From mice to men: the challenges of developing tolerance-inducing biological drugs for the clinic

  • Wan-Fai Ng
  • John D. Isaacs
Part of the Progress in Inflammation Research book series (PIR)


Before discussing the specific barriers to clinical therapeutic tolerance, it is useful to review the steps involved in biological drug development in general. The first is to identify an appropriate therapeutic target(s) based on current understanding of disease pathogenesis, which may be molecular or cellular in nature: an appropriately designed biologic that binds this target might reasonably be expected to influence the disease process. So-called “proof of concept” studies are then developed, typically in rodent models, to assess efficacy, safety, toxicity, immunogenicity, pharmacokinetics and metabolism of the newly developed biological drug. By their very nature, however, biological drugs that recognize animal targets generally will not recognize the equivalent human molecule. For instance, a monoclonal antibody (mAb) that binds murine CD3 will not recognize the human molecule due to inter-species differences in CD3 structure. Consequently, a different mAb must be developed for clinical studies, which will first be tested in in vitro and ex vivo studies using human cells or tissues, as well as in non-human primate models. Finally, the therapy will be evaluated in clinical trials.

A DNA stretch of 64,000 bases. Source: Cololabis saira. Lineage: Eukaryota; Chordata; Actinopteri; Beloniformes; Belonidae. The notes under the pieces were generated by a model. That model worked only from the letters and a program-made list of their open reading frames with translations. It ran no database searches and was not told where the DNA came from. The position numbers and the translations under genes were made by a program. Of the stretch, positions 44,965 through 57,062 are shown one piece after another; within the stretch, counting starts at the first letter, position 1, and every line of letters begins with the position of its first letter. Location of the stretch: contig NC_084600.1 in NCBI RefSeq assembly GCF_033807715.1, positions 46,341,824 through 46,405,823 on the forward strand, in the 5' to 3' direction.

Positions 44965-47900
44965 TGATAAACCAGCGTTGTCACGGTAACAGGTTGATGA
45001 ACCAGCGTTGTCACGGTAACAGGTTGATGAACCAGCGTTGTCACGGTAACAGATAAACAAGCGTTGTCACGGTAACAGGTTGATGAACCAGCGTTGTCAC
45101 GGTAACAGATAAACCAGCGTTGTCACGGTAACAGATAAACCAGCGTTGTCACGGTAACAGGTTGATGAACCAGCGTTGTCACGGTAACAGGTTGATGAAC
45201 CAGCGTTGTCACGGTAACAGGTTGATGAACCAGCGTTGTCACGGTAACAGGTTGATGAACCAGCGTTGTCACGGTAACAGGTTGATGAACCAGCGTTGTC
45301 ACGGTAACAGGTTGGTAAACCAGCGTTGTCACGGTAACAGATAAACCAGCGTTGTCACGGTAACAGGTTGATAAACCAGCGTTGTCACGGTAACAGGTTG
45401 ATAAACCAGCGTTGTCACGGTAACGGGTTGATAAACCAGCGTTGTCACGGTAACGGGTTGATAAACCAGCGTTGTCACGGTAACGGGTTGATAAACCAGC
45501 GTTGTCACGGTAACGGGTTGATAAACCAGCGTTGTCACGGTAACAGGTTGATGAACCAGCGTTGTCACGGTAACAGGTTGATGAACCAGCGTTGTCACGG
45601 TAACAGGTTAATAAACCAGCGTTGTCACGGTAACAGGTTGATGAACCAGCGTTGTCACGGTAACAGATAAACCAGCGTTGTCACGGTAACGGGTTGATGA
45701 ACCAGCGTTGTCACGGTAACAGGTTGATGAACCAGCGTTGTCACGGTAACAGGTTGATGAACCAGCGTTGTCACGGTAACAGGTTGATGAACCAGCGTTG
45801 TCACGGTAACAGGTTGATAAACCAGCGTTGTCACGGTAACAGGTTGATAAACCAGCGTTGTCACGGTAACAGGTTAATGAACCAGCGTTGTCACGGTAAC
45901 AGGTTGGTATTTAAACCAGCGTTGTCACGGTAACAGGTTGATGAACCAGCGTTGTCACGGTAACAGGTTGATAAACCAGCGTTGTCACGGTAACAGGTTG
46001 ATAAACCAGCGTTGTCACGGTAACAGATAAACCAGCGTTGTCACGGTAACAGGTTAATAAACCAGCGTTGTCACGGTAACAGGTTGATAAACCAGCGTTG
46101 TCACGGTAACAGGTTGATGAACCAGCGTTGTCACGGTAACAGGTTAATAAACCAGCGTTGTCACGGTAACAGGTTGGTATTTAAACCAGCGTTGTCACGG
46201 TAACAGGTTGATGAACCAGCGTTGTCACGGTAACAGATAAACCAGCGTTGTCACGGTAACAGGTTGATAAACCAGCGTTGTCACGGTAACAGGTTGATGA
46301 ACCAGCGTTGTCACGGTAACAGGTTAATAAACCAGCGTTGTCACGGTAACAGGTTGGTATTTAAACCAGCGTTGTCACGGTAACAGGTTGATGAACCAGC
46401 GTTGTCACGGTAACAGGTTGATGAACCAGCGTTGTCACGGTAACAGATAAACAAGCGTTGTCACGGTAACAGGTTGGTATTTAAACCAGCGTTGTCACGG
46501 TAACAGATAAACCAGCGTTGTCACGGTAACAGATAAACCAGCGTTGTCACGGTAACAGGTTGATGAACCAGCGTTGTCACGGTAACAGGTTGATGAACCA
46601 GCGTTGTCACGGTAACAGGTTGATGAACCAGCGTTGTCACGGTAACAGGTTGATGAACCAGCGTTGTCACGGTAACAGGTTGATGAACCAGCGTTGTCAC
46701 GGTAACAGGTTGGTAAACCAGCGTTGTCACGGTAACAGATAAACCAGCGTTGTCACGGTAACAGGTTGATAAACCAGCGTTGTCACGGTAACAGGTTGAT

Rheumatoid Arthritis Systemic Lupus Erythematosus Chronic Rejection Tolerance Induction Biological Drug 


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Copyright information

© Birkhäuser Verlag Basel/Switzerland 2008

Authors and Affiliations

  • Wan-Fai Ng
    • 1
  • John D. Isaacs
    • 1
  1. 1.Musculoskeletal Research Group, Institute of Cellular MedicineUniversity of NewcastleNewcastle upon TyneUK

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